If you have a dart or darts on your pattern, you will need to find the centre of each existing dart. Connect this central point to your own marked bust point – then continue to mark in new dart legs, connecting both legs to the new bust point. This dart will need to be shortened by at least 2.5cm (1 inch) for sewing. If you sew a dart right to the bust point it will look very unsightly!

I am aware that I am using some technical language here – if you are asking yourself, what on earth are dart legs! Here is a little help. If you would like to know a little more about this then you can head over to my blog page for much more information!

 

Terminology for darts

 Don’t forget to fold in the dart, as it would sit when it is sewn, this gives you the correct shaping.

You may need to stick some pattern paper to the side of the pattern to allow you to fold the new dart in. Cut the new dart while it is folded. This gives you the correct shape. Blend the side seam to make it smooth again.

You now have the correct bust level and your darts are aiming towards your bust points. This is a great achievement and will vastly improve fit. If you need to make an FBA or SBA you are now ready to go ahead and make the adaptations.

Let’s look at making an FBA (SBA is just the reverse of an FBA) to a pattern that has no dart at all, for example a t-shirt pattern. Larger busts look much better in garments with bust darts, so we will also introduce a dart into this basic pattern shape to perfect the fit.

 

Pattern Preparation

If your pattern has seam allowance, most commercial patterns have 1.5cm seam allowance, then mark this seam allowance with a pencil inside the pattern piece.

 

1. Place your pattern to your body and mark the bust point if you haven’t already done so.

Putting paper pattern to the body

Mark bust point

 

2. Place your pattern on the table. Drop a perpendicular line from your bust point mark to the hem of your pattern piece.

 Marking the bust line

 

3. Mark a line on your pattern where you would like the extra fullness to form, the shoulder is best for a very full bust that has a lot of volume above the bust points. You can also select a position under the armhole or both if you want to fit a very large bust.

Marking where a bust line should be


 4. Now you need your scissors – slash up the vertical line right up to your marked bust point. Continue up the line you marked for your extra fullness. STOP at the point where the seam allowance starts.

 Keeping the pattern piece slightly attached at the pivot point open the pattern piece up. If the garment is being made with stretch fabric you don’t need to open the pattern up as much as a garment made with woven fabric, half is enough.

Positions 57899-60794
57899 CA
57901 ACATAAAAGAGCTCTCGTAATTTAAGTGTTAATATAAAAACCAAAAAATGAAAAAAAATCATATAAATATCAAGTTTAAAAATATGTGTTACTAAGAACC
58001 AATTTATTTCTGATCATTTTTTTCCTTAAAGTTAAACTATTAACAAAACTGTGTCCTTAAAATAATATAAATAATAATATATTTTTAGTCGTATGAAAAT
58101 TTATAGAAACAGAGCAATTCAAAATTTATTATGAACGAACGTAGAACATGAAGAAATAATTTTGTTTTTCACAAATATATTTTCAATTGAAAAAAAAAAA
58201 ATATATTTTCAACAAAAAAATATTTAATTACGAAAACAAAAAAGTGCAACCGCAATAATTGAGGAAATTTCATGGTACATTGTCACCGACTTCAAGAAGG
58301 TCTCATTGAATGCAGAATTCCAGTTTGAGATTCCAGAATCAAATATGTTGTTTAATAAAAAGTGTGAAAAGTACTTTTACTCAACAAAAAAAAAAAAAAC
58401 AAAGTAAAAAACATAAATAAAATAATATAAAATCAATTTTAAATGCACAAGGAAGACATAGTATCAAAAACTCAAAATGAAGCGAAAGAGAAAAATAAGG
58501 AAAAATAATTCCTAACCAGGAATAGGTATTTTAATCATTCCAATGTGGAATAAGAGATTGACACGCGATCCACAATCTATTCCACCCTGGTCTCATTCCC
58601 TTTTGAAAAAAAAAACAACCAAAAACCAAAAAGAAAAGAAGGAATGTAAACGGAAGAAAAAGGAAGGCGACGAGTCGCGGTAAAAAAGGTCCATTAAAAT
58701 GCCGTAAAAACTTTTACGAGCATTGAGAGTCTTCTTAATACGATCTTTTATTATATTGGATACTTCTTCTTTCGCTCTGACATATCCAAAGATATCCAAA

How much will you need to open the pattern? This all depends on the shape of your bust and how many cup sizes you want to increase the pattern by. There is a 2cm bust girth difference per cup size so try 1cm (as you have two sides to the garment) as a starting point. You can then adjust again to perfect the fit. The illustration below shows you where you need to measure.

 Cutting an alteration on a sewing pattern

 

5. You will need to introduce some extra length at the centre front. This allows for the extra fabric you need to travel over the larger bust and prevents the front hem from dipping upwards. Cut along the bust level from the CF to the BP and drop the centre front by the quantity you require, try 2cm ( just under 1 inch) per cup increase and adjust as needed.

Adjusting length of a bodice

 

6. Now let’s introduce the new dart. Let’s put a French dart in at a position radiating from the waist level. Plan a dotted line where you would like this new dart to be. Cut up the dotted line, keeping it attached by a couple of millimetres right at the end. Pivot the side panel back to the hemline.

Adding in a new bust dart

 

 7. Draw in the new dart, connect the opening of the dart mouth to the bust point. Find the centre line of the dart and draw this in. Take the dart apex back at least 2.5cm for a small adjustment. The larger the bust the further away the dart tip needs to be from the bust point. This is also a matter of personal preference.

Adding in a new dart

 It’s worth noting here that you have only made changes to the pattern where you need them. The hem circumference remains the same as does the side seam length, once the dart is sewn in. There are no changes to the armhole or the shoulder or the neck. This means that the back of your pattern piece is cut as normal.

 

 Adapting a sewing pattern

I can’t promise that you will achieve the perfect fit on your first attempt. By making small adjustments to the fit using the methods explained you will certainly get there.

This subject area is vast and it’s impossible to cover all aspect of bust adjustment here. If you would like more information, for example how to make a SBA ( the exact opposite of the steps we took above) then continue reading at my blog page www.modelistecreative.com. I am also happy to answer any questions you may have. Keep a look out on my YouTube channel for useful pattern adaptation videos too www.youtube.com/modelistecreative

 

For more articles by Nicola on adjusting patterns, see here.

Making sewing pattern alterations